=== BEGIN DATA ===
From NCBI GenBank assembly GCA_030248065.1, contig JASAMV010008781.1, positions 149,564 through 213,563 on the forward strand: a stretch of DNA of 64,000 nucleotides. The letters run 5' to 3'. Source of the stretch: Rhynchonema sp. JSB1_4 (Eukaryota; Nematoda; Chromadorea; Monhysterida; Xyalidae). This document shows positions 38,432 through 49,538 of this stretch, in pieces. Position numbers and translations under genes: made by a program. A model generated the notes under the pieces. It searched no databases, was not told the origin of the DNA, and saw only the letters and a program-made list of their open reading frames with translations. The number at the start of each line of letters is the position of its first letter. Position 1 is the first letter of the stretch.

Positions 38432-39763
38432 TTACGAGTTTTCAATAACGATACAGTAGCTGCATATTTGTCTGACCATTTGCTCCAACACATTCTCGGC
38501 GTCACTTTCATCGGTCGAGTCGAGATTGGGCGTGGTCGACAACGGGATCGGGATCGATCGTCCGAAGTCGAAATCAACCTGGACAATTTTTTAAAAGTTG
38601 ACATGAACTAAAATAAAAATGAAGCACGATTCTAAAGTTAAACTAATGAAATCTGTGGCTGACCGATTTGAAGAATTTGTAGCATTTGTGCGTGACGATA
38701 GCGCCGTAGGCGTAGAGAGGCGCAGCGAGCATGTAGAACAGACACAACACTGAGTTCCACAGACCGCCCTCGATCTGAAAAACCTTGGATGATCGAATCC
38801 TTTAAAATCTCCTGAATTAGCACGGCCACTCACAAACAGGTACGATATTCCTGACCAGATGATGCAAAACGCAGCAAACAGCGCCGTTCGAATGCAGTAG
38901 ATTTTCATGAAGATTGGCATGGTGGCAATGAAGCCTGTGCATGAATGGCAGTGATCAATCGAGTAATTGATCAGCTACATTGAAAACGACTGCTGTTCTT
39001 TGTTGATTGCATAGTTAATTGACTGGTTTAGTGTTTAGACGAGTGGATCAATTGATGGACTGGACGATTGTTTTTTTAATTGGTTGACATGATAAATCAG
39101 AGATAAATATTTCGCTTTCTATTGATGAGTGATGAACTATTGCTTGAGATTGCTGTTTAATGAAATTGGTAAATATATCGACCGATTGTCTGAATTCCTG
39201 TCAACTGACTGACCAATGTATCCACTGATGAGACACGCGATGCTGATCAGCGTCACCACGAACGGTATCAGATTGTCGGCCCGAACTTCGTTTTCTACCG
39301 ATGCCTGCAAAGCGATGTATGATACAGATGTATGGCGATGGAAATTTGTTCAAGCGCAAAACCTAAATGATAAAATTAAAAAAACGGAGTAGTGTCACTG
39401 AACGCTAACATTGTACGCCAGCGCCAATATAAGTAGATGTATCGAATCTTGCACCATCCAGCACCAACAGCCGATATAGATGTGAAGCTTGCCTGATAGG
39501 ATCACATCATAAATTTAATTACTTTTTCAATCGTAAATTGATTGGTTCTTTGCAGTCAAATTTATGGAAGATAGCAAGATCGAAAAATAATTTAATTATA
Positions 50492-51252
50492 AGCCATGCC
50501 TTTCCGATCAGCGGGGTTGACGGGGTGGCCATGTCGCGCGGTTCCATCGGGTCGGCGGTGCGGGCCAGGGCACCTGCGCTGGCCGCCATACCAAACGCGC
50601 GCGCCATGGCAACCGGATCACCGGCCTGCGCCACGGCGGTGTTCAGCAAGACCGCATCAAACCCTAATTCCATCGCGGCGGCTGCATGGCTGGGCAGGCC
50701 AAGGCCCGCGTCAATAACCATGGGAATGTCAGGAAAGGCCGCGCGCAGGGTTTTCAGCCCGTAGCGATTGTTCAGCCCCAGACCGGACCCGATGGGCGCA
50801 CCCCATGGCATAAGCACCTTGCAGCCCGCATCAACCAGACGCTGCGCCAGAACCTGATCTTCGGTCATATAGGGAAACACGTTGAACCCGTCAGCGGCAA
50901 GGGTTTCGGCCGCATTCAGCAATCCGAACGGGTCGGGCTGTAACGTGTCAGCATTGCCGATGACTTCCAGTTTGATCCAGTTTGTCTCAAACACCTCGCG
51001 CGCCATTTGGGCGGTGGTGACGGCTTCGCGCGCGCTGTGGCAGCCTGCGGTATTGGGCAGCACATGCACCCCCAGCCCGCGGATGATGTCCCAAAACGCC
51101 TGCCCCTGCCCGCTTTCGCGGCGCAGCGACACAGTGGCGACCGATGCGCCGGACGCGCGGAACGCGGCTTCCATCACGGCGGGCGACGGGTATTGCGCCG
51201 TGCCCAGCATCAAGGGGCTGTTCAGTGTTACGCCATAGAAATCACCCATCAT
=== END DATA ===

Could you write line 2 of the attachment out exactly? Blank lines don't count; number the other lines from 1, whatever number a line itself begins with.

Positions 38432-39763